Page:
Joined: Jan. 2006
|Quote (Raevmo @ Oct. 19 2009,02:57)|
|It's a bit ironic that Jaynes didn't fully get it, seeing as he was an early champion of Bayesian thinking.|
Indeed. I found Jaynes' book online (the relevant chapter is here), and it's clear that he doesn't get it. †Sorry, Missing Shade, but Jaynes clearly dropped the ball on this one.
|An incredible amount has been written about this seemingly innocent argument, which leads to an intolerable conclusion.|
But the conclusion isn't intolerable -- it's correct, as a Bayesian analysis shows.
|But the error in the argument is apparent at once when one examines the equations of probability theory applied to it: the premise, which was not derived from any logical analysis, is not generally true, and he prevents himself from discovering that fact by trying to judge support of an hypothesis without considering any alternatives.|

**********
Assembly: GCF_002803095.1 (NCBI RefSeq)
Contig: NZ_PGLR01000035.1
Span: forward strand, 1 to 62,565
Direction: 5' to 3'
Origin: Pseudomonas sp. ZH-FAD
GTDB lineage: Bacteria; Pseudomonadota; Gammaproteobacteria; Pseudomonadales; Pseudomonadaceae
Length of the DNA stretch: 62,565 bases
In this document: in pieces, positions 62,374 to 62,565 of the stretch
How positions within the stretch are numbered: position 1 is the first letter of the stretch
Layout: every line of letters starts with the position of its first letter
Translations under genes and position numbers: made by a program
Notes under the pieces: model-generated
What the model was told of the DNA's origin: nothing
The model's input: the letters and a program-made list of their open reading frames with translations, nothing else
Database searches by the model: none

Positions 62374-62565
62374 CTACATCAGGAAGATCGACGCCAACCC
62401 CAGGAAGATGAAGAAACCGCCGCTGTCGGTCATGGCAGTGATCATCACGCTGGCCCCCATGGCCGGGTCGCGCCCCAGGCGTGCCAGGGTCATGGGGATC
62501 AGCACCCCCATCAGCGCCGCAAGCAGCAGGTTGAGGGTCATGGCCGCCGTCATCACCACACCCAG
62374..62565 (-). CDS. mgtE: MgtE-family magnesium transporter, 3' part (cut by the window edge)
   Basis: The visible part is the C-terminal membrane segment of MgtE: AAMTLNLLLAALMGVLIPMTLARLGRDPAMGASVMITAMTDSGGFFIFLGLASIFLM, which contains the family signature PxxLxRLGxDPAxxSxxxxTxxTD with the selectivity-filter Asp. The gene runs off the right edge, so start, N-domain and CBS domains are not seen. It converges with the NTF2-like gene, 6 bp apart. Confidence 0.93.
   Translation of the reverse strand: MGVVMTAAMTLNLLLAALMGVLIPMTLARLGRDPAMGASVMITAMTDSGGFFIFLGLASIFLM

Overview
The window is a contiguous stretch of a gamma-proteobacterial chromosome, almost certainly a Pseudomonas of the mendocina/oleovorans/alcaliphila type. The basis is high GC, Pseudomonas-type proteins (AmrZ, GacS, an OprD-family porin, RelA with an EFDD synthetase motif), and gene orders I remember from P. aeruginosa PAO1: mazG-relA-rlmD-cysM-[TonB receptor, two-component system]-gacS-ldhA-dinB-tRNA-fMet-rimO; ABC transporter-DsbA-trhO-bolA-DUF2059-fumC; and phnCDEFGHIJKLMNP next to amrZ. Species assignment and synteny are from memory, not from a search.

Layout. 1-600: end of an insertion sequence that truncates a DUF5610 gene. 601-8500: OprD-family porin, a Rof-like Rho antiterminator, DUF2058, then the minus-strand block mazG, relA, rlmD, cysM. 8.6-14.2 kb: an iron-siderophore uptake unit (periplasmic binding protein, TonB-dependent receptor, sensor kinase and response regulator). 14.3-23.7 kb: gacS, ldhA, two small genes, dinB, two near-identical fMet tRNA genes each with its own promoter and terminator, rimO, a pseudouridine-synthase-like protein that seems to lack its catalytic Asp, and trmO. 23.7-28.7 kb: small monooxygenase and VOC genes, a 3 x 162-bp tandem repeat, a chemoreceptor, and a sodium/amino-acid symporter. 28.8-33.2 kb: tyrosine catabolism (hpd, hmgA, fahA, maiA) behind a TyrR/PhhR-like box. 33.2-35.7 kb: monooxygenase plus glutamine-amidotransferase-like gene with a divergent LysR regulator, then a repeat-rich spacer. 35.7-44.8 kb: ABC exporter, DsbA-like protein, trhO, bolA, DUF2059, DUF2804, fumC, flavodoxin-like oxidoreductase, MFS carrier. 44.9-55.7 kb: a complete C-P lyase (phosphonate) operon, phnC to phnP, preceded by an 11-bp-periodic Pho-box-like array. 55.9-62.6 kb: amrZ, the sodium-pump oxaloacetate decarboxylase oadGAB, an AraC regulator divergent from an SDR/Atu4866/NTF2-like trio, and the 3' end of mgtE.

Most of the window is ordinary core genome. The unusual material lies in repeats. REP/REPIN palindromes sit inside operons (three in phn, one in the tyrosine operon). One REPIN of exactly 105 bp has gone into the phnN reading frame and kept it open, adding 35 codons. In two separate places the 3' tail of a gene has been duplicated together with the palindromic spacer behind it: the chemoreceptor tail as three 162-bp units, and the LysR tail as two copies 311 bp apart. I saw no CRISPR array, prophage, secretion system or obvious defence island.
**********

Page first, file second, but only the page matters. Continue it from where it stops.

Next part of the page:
Jaynes is correct that the premise ("an instance of a hypothesis supports the hypothesis") is not always true, but he mistakenly dismisses the entire paradox on this basis. †The problem is that in those cases where the premise does hold, the paradox re-emerges.
Jaynes fails to recognize this, and he thus fails to notice that a Bayesian analysis resolves the paradox by affirming it, not by invalidating it.
And the set of natural numbers is also the set that starts at 0 and goes to the largest number. †-- Joe G
Please stop putting words into my mouth that donít belong there and thoughts into my mind that donít belong there. -- KF